News & Social Media

Ditch the razor and embrace the fuzz to beat bowel cancer

We’re are backing this year’s Decembeard campaign; a national hair growing crusade in which men ditch their razors for the month of December to help raise awareness of bowel cancer.mayy-smile-beard

We’re supporting the campaign to call on everyone to be more familiar with the symptoms of bowel cancer; its causing factors and to identify the early signs of the disease and save more lives. They are also using the campaign to issue a reminder to people about the importance of screening for early detection of the disease.

Bowel cancer is the second biggest killer of men and women in the UK and is the most common cause of death in men after lung cancer. The disease is the fourth most common cancer in men and women in the UK. In 2011, there were more than 41,500 new cases of bowel cancer in the UK: 23,171 (56%) in men and 18,410 (44%) in women.

The incidence of bowel cancer in Nottinghamshire is higher than the national average (53.2 per 100,000 compared with the national average of 46.5 per 100,000)*

In the UK between 2009 and 2011, an average 43% of bowel cancer cases were diagnosed in people aged 75 years and over, and 95% were diagnosed in those aged 50 and over. More than 2,100 patients under the age of 50 are also diagnosed with the disease each year, with three out of five of those diagnosed under the age of 50 having stage three or four bowel cancer.

Patients aged 60 to 74 will automatically be sent an invitation and a screening kit to do the test at home. The testing kit is a very simple way to collect small samples on a special card at home. There are clear instructions sent with the kit. People then send the card in a hygienically sealed, prepaid envelope to a laboratory for testing. They will be sent the results of the test by post within two weeks.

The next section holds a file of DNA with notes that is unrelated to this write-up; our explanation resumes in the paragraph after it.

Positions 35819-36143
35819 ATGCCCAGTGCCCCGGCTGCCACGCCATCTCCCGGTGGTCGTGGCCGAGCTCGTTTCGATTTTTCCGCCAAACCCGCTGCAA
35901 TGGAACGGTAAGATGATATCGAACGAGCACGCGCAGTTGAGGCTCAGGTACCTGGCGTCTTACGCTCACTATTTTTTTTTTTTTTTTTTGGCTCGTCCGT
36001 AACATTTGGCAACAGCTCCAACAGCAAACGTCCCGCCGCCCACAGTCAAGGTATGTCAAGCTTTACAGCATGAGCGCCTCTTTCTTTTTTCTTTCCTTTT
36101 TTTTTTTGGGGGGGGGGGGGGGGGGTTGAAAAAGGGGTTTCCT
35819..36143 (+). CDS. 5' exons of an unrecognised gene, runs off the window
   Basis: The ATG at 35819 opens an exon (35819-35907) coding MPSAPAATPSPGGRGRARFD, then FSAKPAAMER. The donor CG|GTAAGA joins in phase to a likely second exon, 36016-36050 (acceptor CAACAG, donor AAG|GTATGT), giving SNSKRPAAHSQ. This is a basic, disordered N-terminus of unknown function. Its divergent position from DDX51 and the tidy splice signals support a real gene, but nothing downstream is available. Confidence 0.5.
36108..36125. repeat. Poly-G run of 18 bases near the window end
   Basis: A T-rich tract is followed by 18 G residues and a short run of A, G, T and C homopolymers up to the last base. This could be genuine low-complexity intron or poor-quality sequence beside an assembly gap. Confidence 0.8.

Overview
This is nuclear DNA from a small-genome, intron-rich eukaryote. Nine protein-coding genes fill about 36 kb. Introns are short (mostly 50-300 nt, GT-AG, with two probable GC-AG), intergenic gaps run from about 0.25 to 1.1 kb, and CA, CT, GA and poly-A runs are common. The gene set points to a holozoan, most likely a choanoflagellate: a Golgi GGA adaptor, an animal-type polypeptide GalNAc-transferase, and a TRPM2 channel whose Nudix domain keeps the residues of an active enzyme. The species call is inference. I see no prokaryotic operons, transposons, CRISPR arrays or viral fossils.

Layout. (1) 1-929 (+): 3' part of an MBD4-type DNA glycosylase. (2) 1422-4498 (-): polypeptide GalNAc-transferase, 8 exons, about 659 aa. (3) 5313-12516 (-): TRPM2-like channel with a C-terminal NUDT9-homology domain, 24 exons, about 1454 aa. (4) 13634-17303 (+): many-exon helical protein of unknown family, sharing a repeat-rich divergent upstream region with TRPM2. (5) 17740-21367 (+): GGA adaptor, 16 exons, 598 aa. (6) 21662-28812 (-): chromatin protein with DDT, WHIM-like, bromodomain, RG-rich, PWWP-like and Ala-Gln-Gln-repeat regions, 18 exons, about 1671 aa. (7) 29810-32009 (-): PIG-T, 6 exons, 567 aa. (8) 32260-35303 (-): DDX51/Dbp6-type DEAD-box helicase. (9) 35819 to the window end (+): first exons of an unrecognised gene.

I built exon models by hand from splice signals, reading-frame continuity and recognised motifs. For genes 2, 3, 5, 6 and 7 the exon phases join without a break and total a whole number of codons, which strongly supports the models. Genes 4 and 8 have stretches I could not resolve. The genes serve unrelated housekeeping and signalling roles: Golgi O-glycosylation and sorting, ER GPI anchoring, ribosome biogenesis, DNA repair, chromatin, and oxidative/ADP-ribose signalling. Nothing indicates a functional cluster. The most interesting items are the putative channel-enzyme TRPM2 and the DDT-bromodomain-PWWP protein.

Decembeard participants will grow their beards during the month of December to help raise funds and awareness for the charity. The campaign has been backed by famous personalities including comedian and actor Eddie Izzard, whose mother died from bowel cancer, and former England Rugby star, Matt Dawson who lost his grandfather to the disease.

Decembeard is hosted by national charity, Beating Bowel Cancer which has been saving lives from the disease by raising awareness of symptoms, promoting early diagnosis and encouraging open access to treatments. Decembeard has grown to become one of the most engaging health promotion campaigns since Movember.

Around 1 in 20 people in the UK will develop bowel cancer during their lifetime, and with around 40,000 new cases every year, health leaders are urging patients to seek advice from their GP if they discover the following symptoms:

  • Blood in faeces
  • Change in bowel habits (more frequent, looser stools)
  • Abdominal pain.

Dr Paul Oliver, Clinical Lead, Nottingham North and East Clinical Commissioning Group said:
“it is so important that people are more familiar with the symptoms and that sent them, complete their home testing kits after they have landed on their doormat. Bowel cancer is one of the most treatable cancers if it can be detected early yet is still remains one of the biggest killers. Family history is a factor but other factors are lack of exercise, obesity, high alcohol intake and smoking. The home testing kit is simple, straightforward and could save your life”

Almost 9 in 10 cases of bowel cancer are in patients over the age of sixty.

Sign up and show your support for this year’s Decembeard challenge

 

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